Late-Summer Gardening in the Pacific Northwest

By: Mike Darcy

TomatoMountainMerit

Fuchsia ‘Dying Embers’ has lovely deep purple flowers that draw hummingbirds.

It seems as though the gardening season has flown by, and here it is August already.  I think August is a good month to relax and enjoy the fruits of your labor; summer is not quite over and autumn has not yet begun.  The summer vegetable gardens are peaking with tomatoes, squash, melons, beans, cucumbers, and all the other seasonal crops.  The flower garden is bursting with the color of all the late-season bloomers, like dahlias, crape myrtle, hardy hibiscus, salvias, and the list goes on.

Lycopersicon esculentum 'Early Girl' JaKMPM

2016 has been a great year for tomatoes in the Pacific Northwest.

Late-Summer Food Crops

This has been a good season for tomatoes, and I am hearing from other gardeners that the crop is abundant.  We had both a mild winter and spring, and tomatoes that usually do not ripen until September are turning red.

I am hearing from commercial fruit and berry growers that the season is about two weeks ahead of normal.  Last week I visited with the Market Manager of the Beaverton (OR) Farmers Market, and she said that apples that are usually brought to the Market in September are will be arriving in mid August.  Fall apples are now ripening in late summer!

Hardy Hibiscus

Since there is not much we can do about the weather, we should look to the garden and enjoy it and all the color it has to offer.  A favorite pastime of mine is walking through the garden in the early morning before the sun has gotten hot.  I like looking at all the color that the August garden provides.  In the past few weeks, I have been adding hardy hibiscus, (Hibiscus moscheutos), to my garden, and I am enjoying this late-blooming hardy perennial.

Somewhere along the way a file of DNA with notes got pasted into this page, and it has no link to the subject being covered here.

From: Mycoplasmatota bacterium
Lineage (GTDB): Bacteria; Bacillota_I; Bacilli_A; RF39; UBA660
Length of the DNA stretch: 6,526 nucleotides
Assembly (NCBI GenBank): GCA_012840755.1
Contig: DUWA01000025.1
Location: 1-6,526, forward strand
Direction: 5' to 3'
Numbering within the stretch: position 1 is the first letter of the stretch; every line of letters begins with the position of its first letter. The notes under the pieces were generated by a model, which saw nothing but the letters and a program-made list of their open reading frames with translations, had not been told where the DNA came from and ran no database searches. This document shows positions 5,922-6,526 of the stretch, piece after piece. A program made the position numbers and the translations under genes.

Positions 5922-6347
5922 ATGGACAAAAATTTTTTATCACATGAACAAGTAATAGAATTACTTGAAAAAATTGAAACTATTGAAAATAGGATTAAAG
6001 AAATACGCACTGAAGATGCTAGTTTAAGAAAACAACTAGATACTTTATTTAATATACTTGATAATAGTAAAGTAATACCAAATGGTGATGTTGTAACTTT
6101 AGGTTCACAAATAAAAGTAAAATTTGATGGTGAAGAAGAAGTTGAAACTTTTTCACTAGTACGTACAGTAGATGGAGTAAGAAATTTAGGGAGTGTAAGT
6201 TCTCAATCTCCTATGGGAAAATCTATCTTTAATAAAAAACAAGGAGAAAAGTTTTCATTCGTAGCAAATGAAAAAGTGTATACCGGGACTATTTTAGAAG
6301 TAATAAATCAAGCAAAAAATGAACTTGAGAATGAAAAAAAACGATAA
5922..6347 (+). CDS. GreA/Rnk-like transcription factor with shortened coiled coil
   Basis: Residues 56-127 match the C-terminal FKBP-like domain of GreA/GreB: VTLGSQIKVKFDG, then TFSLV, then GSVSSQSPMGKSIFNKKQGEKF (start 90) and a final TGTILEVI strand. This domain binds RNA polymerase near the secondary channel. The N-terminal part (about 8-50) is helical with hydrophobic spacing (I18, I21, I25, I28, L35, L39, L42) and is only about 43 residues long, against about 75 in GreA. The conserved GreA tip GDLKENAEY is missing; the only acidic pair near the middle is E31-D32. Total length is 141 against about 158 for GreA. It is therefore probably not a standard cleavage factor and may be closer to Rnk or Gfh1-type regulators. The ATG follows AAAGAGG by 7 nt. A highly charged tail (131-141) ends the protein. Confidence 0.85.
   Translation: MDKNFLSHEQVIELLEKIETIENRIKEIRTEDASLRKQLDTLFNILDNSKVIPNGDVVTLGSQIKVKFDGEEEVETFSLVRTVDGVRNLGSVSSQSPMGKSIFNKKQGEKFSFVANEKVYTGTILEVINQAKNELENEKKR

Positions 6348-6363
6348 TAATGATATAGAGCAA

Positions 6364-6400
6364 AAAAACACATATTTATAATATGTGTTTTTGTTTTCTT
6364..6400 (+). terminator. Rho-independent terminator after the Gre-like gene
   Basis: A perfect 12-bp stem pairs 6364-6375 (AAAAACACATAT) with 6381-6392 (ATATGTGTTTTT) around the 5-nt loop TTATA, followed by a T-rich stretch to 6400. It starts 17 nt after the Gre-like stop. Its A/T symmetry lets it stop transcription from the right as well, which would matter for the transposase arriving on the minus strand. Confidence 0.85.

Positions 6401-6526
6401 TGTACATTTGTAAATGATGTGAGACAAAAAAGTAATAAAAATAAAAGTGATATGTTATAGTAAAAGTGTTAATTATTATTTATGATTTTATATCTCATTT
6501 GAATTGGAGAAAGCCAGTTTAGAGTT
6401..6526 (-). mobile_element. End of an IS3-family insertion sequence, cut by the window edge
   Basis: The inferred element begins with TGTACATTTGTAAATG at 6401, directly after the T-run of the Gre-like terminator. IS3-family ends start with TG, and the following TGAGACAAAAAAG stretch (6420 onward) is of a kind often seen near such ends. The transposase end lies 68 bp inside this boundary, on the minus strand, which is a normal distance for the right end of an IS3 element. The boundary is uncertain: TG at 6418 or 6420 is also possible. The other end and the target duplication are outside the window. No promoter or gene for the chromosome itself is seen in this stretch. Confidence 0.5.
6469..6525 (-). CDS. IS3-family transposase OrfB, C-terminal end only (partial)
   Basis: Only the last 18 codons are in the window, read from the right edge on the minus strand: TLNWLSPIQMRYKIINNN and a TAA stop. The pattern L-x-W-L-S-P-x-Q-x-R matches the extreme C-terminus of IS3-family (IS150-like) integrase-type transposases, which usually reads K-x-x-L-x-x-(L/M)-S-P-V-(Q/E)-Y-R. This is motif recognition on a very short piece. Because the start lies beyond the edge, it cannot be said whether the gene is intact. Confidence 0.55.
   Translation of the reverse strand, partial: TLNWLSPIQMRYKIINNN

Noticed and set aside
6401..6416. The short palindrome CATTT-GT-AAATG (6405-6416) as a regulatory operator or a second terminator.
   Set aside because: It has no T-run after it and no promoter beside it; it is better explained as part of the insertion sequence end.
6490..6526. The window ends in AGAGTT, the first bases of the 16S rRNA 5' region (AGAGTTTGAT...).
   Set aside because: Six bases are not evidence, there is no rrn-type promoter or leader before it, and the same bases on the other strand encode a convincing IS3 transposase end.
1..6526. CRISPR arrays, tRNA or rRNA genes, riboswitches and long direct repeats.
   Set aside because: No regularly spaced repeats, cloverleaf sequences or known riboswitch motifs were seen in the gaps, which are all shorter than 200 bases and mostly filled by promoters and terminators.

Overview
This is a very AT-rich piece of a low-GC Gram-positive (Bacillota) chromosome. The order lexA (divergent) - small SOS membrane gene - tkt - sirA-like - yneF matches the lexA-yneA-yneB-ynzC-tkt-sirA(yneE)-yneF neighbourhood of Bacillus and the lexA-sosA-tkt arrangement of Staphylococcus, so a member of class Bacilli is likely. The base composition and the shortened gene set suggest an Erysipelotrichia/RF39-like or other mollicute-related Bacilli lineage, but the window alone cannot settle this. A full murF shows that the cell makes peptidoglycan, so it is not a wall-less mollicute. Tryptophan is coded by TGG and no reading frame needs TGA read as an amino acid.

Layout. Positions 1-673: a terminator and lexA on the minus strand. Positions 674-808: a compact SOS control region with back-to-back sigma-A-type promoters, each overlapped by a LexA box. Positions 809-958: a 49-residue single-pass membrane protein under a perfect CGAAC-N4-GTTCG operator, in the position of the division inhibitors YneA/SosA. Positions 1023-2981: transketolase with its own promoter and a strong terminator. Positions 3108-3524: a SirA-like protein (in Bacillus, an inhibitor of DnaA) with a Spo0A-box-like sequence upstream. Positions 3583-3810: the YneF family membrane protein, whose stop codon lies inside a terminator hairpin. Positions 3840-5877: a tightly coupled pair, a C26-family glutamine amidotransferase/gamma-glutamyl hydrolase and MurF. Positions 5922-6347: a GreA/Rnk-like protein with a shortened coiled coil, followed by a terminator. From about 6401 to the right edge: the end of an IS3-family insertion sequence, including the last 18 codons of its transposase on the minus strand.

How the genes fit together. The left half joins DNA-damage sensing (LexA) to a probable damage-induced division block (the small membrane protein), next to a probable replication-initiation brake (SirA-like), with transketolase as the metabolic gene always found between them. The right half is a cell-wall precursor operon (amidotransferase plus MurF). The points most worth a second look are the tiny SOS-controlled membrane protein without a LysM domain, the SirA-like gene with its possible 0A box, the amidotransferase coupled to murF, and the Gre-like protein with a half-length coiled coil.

Hibiscus 'Tie Dye'

Hibiscus ‘Tie Dye’ is a late-summer gem producing 10″ pink and white flowers with cherry-red eyes.

Often when people hear the word “Hibiscus”, they think of the tropical Chinese hibiscus (Hibiscus rosa-sinensis) from East Asia.  Instead, this hibiscus is native to the eastern United States, and I remind garden enthusiasts that if it can survive a winter in Michigan or Ohio, it will certainly survive a Portland winter.  One of its attributes is that it blooms later in the season, July-September, when many other herbaceous perennials are long gone. Check out your local garden center as they should have plants in bloom now.  In addition to flower color, (white, pink, red, and all shades in between), this hibiscus has a variety of foliage colors from solid green to dark red and almost black.

Hardy hibiscus like to be planted in full sun and need summer watering.  In fact, it is a wetland plant that grows well in continuously moist ground. That’s why I mix Black Gold Garden Compost into the soil before I plant to help hold moisture.

Fuchsia

Our Pacific Northwest climate is ideal for growing fuchsias and most are nonstop bloomers. All summer they attract hummingbirds, which is an added benefit.  A fuchsia that I saw in a garden late last summer was called ‘Dying Embers‘.  This prolific bloomer was a must-have in my garden this year, and it is not a disappointment with its small, very dark purple blooms.  I have my plant in a large pot filled with Black Gold Natural & Organic Potting Soil. As the August sun has been hot and bright, I am very glad that I did because it holds moisture while also providing good drainage and boost of organic fertilizer.